Thursday, January 24, 2019

Virtual Book Tour + #Giveaway: Smuggler by Nicholas Fillmore @nicholasfillmor @GoddessFish

by Nicholas Fillmore
GENRE: Memoir/True Crime


When twenty-something post-grad Nick Fillmore discovers the zine he’s been recruited to edit is a front for drug profits, he begins a dangerous flirtation with an international heroin smuggling operation and in a matter of months finds himself on a fast ride he doesn’t know how to get off of.

After a bag goes missing in an airport transit lounge he is summoned to West Africa to take a voodoo oath with Nigerian mafia. Bound to drug boss Alhaji, he returns to Europe to put the job right, but in Chicago O’Hare customs agents “blitz” the plane and a courier is arrested.

Thus begins a harried yearlong effort to elude the Feds, prison and a looming existential dead end…. Smuggler relates the real events behind OITNB.


At the other end of the terminal was another set of steel doors—simple double doors leading right out to the street, daylight and fresh air strobing through each time someone exited; cabs lined up and waiting, freedom lingering out there.

I hoisted my bag over my shoulder, bypassing the baggage carousels where a cop was walking around with a dog, and headed towards the doors. A single Customs Agent was perched on a stool to the far right, reading a magazine. As I got about a third of the way there, he seemed to stir. I changed direction ever so slightly.

He roused himself. A small group was moving toward him from the right, but he seemed to ignore them.

I looked out the corner of my eyes for someone, anyone I could fall in behind, but everyone seemed blissfully out of reach—and I imagined this is what it must feel like to drown: to take one last desperate look at help swimming strongly away.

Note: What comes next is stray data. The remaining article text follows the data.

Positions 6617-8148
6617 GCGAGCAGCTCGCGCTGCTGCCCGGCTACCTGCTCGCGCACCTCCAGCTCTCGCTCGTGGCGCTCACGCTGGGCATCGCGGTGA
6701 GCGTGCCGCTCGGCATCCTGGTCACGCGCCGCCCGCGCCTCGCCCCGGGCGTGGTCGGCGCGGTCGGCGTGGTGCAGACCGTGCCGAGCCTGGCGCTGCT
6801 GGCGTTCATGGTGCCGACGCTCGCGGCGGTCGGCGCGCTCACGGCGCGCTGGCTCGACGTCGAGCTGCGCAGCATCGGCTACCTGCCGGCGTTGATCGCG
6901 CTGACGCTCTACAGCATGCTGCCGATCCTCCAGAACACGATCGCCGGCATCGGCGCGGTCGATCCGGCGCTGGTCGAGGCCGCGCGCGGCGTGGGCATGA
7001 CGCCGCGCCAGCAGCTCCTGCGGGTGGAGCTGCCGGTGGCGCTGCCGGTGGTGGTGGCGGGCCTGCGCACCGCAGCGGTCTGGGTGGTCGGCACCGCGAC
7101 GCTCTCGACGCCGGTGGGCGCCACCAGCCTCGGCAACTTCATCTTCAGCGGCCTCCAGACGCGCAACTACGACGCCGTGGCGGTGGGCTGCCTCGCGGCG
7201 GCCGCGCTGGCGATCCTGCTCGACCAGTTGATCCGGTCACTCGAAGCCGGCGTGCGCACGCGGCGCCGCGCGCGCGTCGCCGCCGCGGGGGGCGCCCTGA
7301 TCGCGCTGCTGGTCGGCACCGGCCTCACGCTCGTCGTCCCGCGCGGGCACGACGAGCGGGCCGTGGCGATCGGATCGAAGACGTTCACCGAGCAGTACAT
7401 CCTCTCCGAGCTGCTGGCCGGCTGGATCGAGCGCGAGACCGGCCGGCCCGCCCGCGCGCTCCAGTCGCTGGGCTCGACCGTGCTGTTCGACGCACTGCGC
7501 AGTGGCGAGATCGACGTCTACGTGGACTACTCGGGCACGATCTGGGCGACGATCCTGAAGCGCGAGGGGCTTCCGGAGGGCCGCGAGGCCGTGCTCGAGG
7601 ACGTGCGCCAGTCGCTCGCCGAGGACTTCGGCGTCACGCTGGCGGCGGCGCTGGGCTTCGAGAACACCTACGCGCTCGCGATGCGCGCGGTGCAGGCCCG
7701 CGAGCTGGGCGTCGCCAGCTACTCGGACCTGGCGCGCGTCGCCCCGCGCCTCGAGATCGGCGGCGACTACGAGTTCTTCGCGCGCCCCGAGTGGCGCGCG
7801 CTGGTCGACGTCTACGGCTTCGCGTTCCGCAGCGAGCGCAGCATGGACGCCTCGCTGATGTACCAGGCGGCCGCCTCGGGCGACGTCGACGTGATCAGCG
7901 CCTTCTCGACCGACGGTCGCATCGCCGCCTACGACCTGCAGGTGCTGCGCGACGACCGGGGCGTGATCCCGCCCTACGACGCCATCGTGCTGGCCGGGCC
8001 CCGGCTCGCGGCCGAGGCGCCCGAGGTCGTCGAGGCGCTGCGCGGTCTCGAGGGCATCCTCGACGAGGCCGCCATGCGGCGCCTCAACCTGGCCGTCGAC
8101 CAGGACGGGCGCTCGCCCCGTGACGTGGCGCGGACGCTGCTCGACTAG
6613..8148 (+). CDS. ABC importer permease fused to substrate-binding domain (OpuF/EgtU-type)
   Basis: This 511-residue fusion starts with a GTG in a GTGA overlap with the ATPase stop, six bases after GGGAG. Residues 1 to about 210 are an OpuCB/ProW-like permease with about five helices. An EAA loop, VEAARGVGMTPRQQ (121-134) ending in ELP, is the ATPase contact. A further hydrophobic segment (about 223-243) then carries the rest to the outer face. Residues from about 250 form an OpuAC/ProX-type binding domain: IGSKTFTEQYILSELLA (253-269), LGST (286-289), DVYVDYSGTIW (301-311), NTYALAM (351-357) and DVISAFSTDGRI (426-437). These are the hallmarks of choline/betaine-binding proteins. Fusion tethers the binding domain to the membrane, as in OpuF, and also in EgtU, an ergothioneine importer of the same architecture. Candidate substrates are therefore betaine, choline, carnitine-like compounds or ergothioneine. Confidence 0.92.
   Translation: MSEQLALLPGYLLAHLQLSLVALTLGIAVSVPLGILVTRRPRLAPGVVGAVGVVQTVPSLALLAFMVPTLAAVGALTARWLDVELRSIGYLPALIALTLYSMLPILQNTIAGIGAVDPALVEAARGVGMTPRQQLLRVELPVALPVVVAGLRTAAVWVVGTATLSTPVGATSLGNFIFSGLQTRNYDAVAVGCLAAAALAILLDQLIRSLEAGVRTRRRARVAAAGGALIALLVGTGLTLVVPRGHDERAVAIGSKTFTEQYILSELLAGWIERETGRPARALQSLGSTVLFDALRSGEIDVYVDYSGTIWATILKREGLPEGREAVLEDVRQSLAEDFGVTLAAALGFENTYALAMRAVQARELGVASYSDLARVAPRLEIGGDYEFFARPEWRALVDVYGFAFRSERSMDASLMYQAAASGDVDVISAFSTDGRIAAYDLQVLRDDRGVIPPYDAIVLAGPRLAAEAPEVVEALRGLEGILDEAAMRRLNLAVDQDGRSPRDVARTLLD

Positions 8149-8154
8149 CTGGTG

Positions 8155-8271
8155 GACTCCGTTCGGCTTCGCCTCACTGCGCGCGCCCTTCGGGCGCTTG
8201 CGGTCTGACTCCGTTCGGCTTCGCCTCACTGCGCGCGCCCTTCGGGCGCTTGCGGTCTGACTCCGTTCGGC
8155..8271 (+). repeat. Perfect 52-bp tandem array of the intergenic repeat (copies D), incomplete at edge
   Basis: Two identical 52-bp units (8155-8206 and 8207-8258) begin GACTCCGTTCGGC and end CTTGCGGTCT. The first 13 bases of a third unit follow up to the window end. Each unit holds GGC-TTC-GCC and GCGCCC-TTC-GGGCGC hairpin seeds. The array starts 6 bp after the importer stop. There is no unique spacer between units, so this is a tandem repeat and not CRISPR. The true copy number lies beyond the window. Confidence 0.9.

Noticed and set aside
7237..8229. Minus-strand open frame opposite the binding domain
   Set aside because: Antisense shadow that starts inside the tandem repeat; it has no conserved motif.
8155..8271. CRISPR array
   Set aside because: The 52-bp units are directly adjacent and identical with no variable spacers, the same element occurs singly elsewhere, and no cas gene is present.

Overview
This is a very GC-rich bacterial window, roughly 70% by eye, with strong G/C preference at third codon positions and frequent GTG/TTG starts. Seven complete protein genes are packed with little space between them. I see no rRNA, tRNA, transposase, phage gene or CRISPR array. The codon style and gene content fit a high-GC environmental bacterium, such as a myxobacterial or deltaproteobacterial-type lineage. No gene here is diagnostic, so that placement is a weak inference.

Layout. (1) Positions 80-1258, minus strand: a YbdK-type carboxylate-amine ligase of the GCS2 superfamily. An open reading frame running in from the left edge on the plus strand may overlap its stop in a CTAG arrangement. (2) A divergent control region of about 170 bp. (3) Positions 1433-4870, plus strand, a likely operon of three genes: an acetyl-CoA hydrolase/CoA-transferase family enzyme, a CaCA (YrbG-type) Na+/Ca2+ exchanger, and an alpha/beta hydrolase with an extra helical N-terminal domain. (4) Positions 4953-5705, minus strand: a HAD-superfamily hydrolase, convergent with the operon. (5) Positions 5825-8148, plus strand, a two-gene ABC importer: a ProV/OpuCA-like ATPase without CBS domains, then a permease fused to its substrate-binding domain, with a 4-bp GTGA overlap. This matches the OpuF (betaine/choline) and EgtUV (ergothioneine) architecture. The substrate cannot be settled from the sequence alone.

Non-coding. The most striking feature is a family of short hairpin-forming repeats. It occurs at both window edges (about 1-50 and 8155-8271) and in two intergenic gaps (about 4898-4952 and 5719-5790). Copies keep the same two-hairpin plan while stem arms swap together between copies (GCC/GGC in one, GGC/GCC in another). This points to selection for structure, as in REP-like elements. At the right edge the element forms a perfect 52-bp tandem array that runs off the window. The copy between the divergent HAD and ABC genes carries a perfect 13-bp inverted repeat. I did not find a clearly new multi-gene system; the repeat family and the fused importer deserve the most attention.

Then the agent sauntered ever so slowly out into the middle of the room. My heart raced. Then he looked up. I saw it coming, could feel it coming. Oblivious to the rest of the herd, he’d singled me out; and for a second I felt I might just swoon right there. Then some sort of instinct kicked in. I resigned myself to being questioned and headed right at him.

For some seconds he hung back as I did my best to play the part of the unassuming traveler.

“Where are you coming from, sir?” he asked, at an angle.

“Paris,” I said.

“Can I see your ticket?”

I handed him my ticket.

“How long were you in Paris?”

“A week.”

“What were you doing there?”


“What kind of business.”

“Magazine. Publishing.”

“What magazine?”

And here I faltered. Nun Civa Orcus. What the hell was that? My mind raced for all sorts of explanations. For a second I considered making something up. But that would only mean trouble. You tend to say stupid things when you veer from the script like that. Someone might ask your name, for instance, and under duress you might say Peter Rabbit or Dick Nixon, who the hell knew? Had he detected my hesitation? I had to speak.

Interview with Author Nicholas Fillmore

Can you tell us a little bit about your next books or what you have planned for the future?

Beyond Smuggler, I’m working on Sins of Our Fathers, which attempts to piece together family history—all those things you wonder about, like your parents’ teenage lives, grandpa’s wild years, the fire, the car crash, etc.; it attempts, somewhat like historical fiction, to color in factual outlines. This is fun because it involves buying into all those tall tales of family exploits you’ve heard over the years and running with the basic premise … to hopefully get at some deeper, poetic truth in the end.

How long would you say it takes you to write a book?